Bloody Good Fights

There are quite a few fight scenes in Tokyo Ghoul, and to say they can get a tad bit bloody is a vast understatement. Gallons of blood have been split over the course of this series, especially when ghouls are fighting each other. The fights are often brutal, nasty affairs that standout from many of the beautifully choreographed fight scenes found in anime.


The Beauty of Death Dealers

One of the most surprising things about Tokyo Ghoul is just how beautiful the kagune of the ghouls are. Kagune are these tentacle or wing-like organs that sprout from the backs of ghouls that allow them to attack and defend themselves. And each one of them are beautifully designed. My favorite has to be Touka's kagune, as seen above. They look stunning in motion.


An Opening Like No Other

I know, I know. I've already spewed my love for this opening in my article for Top 10 Summer openings. But still! I just really love this opening. It is just so uniquely its own thing, and it helps add to the Tokyo Ghoul experience.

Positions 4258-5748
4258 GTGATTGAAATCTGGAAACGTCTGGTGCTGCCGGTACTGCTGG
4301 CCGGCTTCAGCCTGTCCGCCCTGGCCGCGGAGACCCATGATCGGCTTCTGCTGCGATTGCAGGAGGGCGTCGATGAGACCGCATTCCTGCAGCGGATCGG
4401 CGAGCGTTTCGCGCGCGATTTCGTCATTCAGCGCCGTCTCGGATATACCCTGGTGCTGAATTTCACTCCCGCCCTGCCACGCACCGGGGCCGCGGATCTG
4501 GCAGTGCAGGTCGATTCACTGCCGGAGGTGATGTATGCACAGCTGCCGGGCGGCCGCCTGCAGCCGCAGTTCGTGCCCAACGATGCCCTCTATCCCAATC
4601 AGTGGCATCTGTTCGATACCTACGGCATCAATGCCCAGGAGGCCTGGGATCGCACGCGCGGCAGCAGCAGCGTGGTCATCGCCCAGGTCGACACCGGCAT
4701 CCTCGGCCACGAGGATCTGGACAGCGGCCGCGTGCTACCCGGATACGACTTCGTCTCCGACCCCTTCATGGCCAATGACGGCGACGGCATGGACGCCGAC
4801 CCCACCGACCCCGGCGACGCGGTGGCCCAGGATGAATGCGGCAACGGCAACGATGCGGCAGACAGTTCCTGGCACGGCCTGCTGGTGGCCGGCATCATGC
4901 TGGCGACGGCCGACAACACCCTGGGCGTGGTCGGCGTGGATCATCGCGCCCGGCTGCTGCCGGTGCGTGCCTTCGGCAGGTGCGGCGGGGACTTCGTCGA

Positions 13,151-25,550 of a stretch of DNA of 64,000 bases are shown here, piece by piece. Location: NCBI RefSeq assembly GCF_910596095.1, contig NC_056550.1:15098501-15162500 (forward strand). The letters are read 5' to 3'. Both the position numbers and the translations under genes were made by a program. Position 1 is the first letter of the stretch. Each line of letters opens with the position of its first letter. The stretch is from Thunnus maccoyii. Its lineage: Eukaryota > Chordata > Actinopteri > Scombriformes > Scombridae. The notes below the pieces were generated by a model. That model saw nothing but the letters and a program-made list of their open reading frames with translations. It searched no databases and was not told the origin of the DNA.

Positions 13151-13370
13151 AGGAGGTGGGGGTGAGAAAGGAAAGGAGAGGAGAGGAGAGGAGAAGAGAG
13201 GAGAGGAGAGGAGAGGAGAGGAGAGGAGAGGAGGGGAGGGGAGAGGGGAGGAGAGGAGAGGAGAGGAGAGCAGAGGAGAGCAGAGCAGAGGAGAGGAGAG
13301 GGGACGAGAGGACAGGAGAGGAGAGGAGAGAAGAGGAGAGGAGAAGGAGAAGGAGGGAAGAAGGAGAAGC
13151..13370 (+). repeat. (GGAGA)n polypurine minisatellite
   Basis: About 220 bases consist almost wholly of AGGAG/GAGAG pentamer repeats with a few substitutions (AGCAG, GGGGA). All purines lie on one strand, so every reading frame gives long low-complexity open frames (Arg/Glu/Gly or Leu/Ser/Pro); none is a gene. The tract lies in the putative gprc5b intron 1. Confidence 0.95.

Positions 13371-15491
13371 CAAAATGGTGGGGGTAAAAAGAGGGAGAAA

Odd Censoring

Tokyo Ghoul, like many hyper-violent anime, is censored in its broadcast version. However, it does its censoring a bit weirdly. That's because it has two forms of censoring. The first is the standard and craptastic "let's just cover all the offensive bits in black" type of censoring, the second is it will invert the colors of the scene. You can still see everything happening, it is just done in a different color. Honestly I actually liked this negative coloring censoring, as it added a bit of style to things. Plus I was still able to see everything. I'll take that over the stupid covering half the screen in black form of censoring any day of the week.